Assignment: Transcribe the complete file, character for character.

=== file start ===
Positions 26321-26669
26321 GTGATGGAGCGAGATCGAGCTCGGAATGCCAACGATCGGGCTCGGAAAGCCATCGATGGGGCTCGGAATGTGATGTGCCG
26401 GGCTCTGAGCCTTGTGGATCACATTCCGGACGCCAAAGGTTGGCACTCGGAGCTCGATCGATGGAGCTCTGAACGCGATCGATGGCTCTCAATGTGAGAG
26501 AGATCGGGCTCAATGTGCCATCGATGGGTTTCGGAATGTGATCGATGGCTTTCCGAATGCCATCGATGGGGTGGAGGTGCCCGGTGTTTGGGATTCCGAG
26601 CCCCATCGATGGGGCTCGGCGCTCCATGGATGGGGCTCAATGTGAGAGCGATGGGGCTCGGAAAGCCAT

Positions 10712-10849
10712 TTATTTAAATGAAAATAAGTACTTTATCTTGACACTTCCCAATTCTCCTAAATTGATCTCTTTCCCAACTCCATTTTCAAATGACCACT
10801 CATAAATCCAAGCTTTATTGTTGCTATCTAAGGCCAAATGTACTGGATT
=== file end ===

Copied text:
Positions 26321-26669
26321 GTGATGGAGCGAGATCGAGCTCGGAATGCCAACGATCGGGCTCGGAAAGCCATCGATGGGGCTCGGAATGTGATGTGCCG
26401 GGCTCTGAGCCTTGTGGATCACATTCCGGACGCCAAAGGTTGGCACTCGGAGCTCGATCGATGGAGCTCTGAACGCGATCGATGGCTCTCAATGTGAGAG
26501 AGATCGGGCTCAATGTGCCATCGATGGGTTTCGGAATGTGATCGATGGCTTTCCGAATGCCATCGATGGGGTGGAGGTGCCCGGTGTTTGGGATTCCGAG
26601 CCCCATCGATGGGGCTCGGCGCTCCATGGATGGGGCTCAATGTGAGAGCGATGGGGCTCGGAAAGCCAT

Positions 10712-10849
10712 TTATTTAAATGAAAATAAGTACTTTATCTTGACACTTCCCAATTCTCCTAAATTGATCTCTTTCCCAACTCCATTTTCAAATGACCACT
10801 CATAAATCCAAGCTTTATTGTTGCTATCTAAGGCCAAATGTACTGGATT